Commencement '22: and now, in person again

Recipients of teaching prizes

Stephanie Newell, professor of English and interim chair, Council on African Studies: the Sidonie Miskimin Clauss Prize for teaching excellence in the humanities.

Marla Geha, professor of astronomy and physics: the Dylan Hixon ’88 Prize for teaching excellence in the natural sciences.

Woo-Kyoung Ahn, the John Hay Whitney Professor of Psychology: the Lex Hixon ’63 Prize for teaching excellence in the social sciences.

Karin Roffman ’04PhD, senior lecturer in humanities, English, and American studies and associate director of public humanities: cowinner of the Richard H. Brodhead ’68 Prize for teaching excellence by non-ladder faculty.

Quan Tran ’16PhD, senior lecturer in ethnicity, race, and migration and in American studies: cowinner of the Richard H. Brodhead ’68 Prize for teaching excellence by non-ladder faculty.

Kenneth Winkler, the Kingman Brewster Jr. Professor of Philosophy and acting chair of philosophy: the Harwood F. Byrnes/Richard B. Sewall Teaching Prize, for a faculty member who “over a long period of service has inspired a great number of students and consistently fostered the learning process both inside and outside the classroom.”


Recipients of honorary degrees

Caroline Shaw ’07, youngest-ever recipient of the Pulitzer Prize for music, who performs “around the globe as violin soloist, chamber musician, and vocalist”: Doctor of Music.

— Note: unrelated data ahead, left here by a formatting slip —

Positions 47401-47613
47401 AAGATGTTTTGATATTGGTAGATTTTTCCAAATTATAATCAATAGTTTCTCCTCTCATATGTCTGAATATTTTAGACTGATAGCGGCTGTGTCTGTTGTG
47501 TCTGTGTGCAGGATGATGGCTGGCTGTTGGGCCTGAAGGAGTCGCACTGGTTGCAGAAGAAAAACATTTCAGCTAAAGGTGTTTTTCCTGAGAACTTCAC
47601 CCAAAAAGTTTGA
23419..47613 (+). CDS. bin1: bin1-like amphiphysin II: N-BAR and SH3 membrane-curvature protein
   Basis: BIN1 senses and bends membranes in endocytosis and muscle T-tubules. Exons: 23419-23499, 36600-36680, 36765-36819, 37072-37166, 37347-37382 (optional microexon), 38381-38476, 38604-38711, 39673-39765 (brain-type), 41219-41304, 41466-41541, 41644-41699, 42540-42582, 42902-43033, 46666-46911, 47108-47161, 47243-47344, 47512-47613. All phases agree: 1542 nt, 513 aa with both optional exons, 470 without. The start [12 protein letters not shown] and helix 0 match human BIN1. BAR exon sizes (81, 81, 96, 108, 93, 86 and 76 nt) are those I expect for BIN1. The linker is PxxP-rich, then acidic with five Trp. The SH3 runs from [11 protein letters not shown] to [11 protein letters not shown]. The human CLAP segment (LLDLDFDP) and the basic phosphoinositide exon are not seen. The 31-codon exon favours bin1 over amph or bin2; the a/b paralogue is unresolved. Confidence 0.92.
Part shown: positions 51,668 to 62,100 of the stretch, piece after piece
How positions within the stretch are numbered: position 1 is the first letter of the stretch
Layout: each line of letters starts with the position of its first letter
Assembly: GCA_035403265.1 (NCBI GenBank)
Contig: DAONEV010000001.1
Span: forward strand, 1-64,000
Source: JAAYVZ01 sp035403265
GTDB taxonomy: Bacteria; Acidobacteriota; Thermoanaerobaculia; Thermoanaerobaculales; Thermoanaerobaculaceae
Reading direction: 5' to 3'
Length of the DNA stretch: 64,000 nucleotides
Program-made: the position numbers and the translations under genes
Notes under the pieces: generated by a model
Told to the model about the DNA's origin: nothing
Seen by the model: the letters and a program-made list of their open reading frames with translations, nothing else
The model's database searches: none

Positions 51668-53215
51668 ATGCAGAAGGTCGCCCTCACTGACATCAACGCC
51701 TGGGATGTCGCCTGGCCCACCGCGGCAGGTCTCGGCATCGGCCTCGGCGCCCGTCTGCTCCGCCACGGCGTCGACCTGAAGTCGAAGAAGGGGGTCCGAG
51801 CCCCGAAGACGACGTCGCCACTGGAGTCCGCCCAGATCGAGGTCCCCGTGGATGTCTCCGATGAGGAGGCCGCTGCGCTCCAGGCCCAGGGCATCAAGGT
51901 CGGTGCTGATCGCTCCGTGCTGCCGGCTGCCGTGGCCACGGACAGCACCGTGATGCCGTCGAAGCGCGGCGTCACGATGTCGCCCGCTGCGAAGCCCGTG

Krista Tippett ’94MDiv, National Humanities medalist and CEO of the On Being Project for the “intersection of spiritual inquiry, science, social healing, community, poetry, and the arts”: Doctor of Divinity.

Madeleine Albright (in memoriam), US Secretary of State who advocated “humanitarian intervention in Kosovo and sanctions in Iraq” and who received the 2012 Presidential Medal of Freedom: Doctor of Humane Letters.

James Clyburn, third-ranking Democrat in the US House of Representatives, who champions “rural and economic development . . . and healthcare equality” and is often seen as a “hero of democracy”: Doctor of Humane Letters.

Jill Lepore ’95PhD, historian writing “on American history, law, literature, and politics” and whose books have been finalists for the Pulitzer Prize and the National Book Award: Doctor of Humanities.

Myron Thompson ’69, ’72JD, long-serving judge in Alabama who is “known for his judgments in notable cases relating to desegregation, prison and voting systems, and women’s rights”: Doctor of Laws.

Jean Bennett ’76, physician, researcher, and gene therapy pioneer, who, with two others, “received the first FDA approval of gene therapy for a genetic disease”: Doctor of Medical Sciences.

Katalin Karikó, biochemist and specialist in RNA-mediated mechanisms, whose work “is the cornerstone for the development of the COVID-19 vaccine”: Doctor of Science.

Drew Weissman, immunologist, whose “findings of the safety and efficacy of nucleoside-modified mRNA have moved this technology to the forefront of new therapeutics”: Doctor of Science.

Orlando Patterson, sociologist and author, who writes on “the culture and practice of freedom, slavery, and ethno-racial relations, . . . and the role of poverty in shaping culture”: Doctor of Social Science.

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